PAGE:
In contrast, a membrane microstructure reactor through which suspension flows has advantages in terms of reaction technology. It uses membranes for bubble-free gas dosing along the reactor while the catalyst is suspended in the liquid educt or solvent and transported through microchannels:
Scalability. Since there are no free gas bubbles in the flowing suspension and the solids content is low, the distribution of the feed to many parallel channels is less demanding in higher throughput systems.
Enhanced mass transfer. The meandering shape of the channels induces a movement of the catalyst particles transverse to the main flow. This improves the mass transport of the gas from the wall into the core flow and between the core flow and the particles. At the same time, the deposition of particles at the channel bottom is prevented.
Flexibility. It is possible to use the same reactor system for different catalysts/applications. The catalyst can be ejected and regenerated if necessary, and several gases can be fed separately into different areas, creating an additional degree of freedom that can be used to generate specific concentration profiles.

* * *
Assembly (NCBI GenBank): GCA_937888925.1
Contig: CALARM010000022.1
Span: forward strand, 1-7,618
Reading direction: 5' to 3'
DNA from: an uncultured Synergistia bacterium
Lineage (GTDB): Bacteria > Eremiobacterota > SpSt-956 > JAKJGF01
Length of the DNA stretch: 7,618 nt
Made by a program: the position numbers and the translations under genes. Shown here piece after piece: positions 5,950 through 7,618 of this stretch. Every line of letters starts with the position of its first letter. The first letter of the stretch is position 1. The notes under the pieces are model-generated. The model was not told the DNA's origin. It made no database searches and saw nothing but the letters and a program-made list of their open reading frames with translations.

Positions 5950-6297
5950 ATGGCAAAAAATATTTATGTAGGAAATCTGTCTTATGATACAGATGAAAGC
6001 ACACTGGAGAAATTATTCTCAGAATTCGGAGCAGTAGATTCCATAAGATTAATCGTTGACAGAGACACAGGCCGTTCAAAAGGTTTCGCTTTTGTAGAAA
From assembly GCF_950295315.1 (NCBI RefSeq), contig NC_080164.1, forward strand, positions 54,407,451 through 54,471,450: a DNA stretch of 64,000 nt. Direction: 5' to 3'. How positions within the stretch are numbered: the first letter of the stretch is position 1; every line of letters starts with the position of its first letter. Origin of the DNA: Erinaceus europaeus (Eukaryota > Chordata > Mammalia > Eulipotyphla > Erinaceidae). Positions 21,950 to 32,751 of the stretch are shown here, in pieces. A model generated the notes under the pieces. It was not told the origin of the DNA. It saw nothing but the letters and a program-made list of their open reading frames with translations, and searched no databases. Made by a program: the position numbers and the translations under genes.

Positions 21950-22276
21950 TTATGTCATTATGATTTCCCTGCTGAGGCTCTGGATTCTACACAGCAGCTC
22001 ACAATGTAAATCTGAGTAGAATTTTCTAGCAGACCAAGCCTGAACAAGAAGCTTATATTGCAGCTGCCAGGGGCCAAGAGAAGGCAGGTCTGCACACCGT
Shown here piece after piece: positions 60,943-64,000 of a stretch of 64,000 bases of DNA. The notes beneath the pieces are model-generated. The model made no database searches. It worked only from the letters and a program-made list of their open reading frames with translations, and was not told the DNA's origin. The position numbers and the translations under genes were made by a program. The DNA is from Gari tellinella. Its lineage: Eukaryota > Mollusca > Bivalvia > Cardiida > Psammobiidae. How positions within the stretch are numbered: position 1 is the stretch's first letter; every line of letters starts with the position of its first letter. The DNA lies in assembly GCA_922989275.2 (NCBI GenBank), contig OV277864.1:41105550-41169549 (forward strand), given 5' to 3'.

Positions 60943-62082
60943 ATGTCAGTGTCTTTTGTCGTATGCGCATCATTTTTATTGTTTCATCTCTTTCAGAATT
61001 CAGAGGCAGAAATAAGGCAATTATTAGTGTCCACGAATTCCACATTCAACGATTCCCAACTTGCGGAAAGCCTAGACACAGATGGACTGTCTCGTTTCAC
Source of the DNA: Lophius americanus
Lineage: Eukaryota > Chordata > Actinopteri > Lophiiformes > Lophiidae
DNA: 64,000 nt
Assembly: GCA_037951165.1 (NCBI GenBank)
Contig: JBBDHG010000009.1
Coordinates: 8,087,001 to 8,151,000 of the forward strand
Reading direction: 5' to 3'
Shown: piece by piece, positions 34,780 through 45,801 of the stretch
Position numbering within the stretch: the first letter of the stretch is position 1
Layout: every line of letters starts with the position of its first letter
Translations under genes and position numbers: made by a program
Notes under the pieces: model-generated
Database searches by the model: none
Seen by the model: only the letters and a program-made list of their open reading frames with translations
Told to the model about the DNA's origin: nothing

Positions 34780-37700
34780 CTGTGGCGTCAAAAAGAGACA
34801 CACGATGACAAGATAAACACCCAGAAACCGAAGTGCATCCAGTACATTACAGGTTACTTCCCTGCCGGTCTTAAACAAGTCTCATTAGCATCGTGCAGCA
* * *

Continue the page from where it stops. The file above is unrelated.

|Fig. 1: Scheme of the membrane reactor through which a catalyst suspension flowing through it. It is suitable for general multiphase reactions in which two gaseous reactants are contacted over a catalyst in the liquid phase and in particular for direct synthesis of hydrogen peroxide (reactants H2, O2).|
The advantages of the concept go hand in hand with the multitude of new degrees of freedom in reaction technology. Accordingly, there are still many basics unexplored as to how such systems can be optimally operated. Within the subproject "Multiphase Catalysis", an understanding of the local transport and reaction phenomena will be developed using the example of hydrogen peroxide direct synthesis by means of novel miniaturized electrochemical and electrical sensors. In addition, location- and time-resolved computer simulations form the basis for a comprehensive qualitative and quantitative understanding of the process.